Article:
Marx becomes a Marxist

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Original article, subheaded Karl Marx developed his ideas in an era of when young people were dedicating their lives to a struggle for new rights and freedoms. Brian Jones examines Marx’s revolutionary ideas in this second of three articles, via

HOW DID Karl Marx become a Marxist? Marx developed his idea not just through study–although he was a voracious reader (really, the word “voracious” doesn’t begin to touch it). Marx’s Marxism is really the theoretical product of his practical efforts to build a movement for radical change, and his observations of struggles taking place around him.

Ah, Karl Marx. Reviled even amongst the progressives. The man who saw a world where workers held power instead of the monied class. The man who’s spectre hovers over the world again.

This is worth our attention because Marx is not only the author of a set of ideas about history, but the author of a unique method of looking at history. This method is widely known as historical materialism or dialectical materialism.

Marx not only was a critic of capitalism, but he was a philosopher as well. Jones points out that Marx came of age during an era where monarchies were falling and ideas such as freedom of the press and democracies/republics were rising. The ruling class under the monarchies felt that things had solidified and couldn’t be changed. How wrong they were. If it feels like a similar theme toward our capitalist paradise, you shouldn’t be surprised.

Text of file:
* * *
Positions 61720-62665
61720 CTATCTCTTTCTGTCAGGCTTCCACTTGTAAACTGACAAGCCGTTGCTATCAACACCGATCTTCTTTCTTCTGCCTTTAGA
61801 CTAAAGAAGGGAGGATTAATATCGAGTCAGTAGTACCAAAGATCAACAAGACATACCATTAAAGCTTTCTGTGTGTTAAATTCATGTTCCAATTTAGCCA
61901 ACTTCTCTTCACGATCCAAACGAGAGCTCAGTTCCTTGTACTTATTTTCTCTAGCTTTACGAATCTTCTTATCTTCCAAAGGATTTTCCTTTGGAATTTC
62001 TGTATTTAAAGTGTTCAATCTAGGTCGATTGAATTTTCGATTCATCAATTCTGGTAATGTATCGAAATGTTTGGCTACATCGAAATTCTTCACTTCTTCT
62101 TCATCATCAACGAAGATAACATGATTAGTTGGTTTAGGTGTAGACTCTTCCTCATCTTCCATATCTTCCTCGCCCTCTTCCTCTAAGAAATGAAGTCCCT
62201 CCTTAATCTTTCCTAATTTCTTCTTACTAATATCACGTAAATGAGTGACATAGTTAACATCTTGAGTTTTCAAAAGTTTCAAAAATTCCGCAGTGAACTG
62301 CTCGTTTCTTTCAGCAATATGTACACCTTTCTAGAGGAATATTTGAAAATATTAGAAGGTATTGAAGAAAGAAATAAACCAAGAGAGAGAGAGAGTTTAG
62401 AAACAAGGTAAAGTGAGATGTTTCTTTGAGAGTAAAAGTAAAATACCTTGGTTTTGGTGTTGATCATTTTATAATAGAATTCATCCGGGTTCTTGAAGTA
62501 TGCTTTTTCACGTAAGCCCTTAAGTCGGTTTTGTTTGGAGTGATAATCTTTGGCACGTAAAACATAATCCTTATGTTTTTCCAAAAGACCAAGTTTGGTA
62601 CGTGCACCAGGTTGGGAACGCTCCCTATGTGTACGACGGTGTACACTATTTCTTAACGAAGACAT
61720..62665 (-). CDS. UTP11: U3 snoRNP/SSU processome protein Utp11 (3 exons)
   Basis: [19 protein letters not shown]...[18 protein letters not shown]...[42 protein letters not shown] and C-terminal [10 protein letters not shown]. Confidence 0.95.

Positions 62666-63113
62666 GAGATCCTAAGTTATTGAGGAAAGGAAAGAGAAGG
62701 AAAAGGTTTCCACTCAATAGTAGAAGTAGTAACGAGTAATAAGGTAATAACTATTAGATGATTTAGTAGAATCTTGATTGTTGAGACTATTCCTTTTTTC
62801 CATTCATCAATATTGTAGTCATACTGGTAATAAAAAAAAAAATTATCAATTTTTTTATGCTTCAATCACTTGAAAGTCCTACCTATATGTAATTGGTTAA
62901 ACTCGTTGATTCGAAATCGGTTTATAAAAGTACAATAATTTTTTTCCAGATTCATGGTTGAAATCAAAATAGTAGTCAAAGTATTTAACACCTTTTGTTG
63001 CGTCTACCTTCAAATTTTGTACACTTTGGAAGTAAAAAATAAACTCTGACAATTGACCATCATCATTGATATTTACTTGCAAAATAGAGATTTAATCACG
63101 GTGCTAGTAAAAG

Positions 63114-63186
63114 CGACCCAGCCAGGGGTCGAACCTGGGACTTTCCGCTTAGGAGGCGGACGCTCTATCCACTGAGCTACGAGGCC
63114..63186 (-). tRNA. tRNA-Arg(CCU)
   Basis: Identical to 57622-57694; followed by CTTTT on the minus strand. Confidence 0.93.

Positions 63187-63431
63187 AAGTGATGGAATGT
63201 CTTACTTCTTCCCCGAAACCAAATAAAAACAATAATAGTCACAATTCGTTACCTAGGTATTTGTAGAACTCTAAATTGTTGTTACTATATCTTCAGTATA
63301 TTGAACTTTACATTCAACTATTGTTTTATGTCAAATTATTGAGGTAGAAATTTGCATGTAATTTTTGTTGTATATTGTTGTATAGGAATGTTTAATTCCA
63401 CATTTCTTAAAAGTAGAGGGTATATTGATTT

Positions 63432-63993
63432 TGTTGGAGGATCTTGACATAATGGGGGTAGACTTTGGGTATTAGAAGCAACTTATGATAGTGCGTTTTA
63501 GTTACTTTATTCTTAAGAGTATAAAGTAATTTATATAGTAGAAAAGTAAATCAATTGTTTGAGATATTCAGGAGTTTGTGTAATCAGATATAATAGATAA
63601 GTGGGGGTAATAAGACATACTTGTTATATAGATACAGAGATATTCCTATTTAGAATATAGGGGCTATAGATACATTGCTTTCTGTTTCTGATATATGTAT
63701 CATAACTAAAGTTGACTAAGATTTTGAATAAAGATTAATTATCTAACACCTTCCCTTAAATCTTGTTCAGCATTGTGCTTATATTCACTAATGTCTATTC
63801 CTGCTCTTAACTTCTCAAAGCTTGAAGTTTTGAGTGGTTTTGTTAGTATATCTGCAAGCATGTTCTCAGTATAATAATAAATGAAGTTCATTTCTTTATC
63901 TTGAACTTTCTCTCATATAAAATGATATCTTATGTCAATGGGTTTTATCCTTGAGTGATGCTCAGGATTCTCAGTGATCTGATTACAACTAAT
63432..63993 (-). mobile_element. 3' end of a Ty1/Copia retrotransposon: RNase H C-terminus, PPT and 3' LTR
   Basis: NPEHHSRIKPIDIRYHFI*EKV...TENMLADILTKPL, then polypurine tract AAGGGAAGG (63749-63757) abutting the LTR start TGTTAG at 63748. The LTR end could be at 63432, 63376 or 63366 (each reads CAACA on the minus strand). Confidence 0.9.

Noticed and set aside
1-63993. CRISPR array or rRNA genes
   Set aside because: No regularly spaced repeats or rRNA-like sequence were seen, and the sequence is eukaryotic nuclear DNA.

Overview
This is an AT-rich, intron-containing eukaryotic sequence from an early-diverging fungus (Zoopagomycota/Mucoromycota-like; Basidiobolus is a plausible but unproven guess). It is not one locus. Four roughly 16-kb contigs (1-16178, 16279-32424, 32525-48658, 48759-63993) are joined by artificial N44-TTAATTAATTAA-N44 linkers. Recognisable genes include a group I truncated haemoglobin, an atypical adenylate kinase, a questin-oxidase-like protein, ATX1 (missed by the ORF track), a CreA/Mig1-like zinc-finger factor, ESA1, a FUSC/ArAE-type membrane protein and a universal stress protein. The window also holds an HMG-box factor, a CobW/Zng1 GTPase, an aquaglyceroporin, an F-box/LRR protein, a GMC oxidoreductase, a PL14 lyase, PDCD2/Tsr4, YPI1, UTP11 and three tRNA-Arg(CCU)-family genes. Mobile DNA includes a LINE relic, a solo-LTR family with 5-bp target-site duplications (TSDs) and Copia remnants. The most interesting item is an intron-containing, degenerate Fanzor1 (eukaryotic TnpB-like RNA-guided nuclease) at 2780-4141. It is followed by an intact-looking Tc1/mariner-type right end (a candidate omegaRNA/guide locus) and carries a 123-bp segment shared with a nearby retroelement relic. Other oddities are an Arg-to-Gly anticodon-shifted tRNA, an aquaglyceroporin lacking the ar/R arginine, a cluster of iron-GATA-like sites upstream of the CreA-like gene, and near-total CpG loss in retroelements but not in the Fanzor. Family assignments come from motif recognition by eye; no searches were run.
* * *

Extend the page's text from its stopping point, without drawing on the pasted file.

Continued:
MARX BECAME a follower of the ideas of Georg Hegel. Hegel said that the kings and queens were wrong–that the world is always changing. The change, Hegel argued, is produced by conflicting ideas–feudal ideas vs. bourgeois ideas, for example. Rather than a view of a static, never-changing world, Hegel put forward a view of a dialectical, ever-changing world.

Say what you will about Hegel, but he seems to be right on this point. The world does change, even if the change is slow or even seemingly non-existent. The change in Hegel’s day was the resounding thread of reason. No wonder the words to the song are “And reason and revolt now thunder….”

Go and read Jones’ article. It’s well worth the read to know where this strand of thought and economic theory started. It’s also well worth pondering if Marx was on to something, or was he just writing for the gosh oh gee of it. Jones also leaves us with a quote from the Communist Manifesto which is worth considering:

If the proletariat during its contest with the bourgeoisie is compelled, by the force of circumstances, to organize itself as a class, if, by means of a revolution, it makes itself the ruling class, and, as such, sweeps away by force the old conditions of production, then it will, along with these conditions, have swept away the conditions for the existence of class antagonisms and of classes generally, and will thereby have abolished its own supremacy as a class.

Part one of the series, The Return of Marx, is available here.

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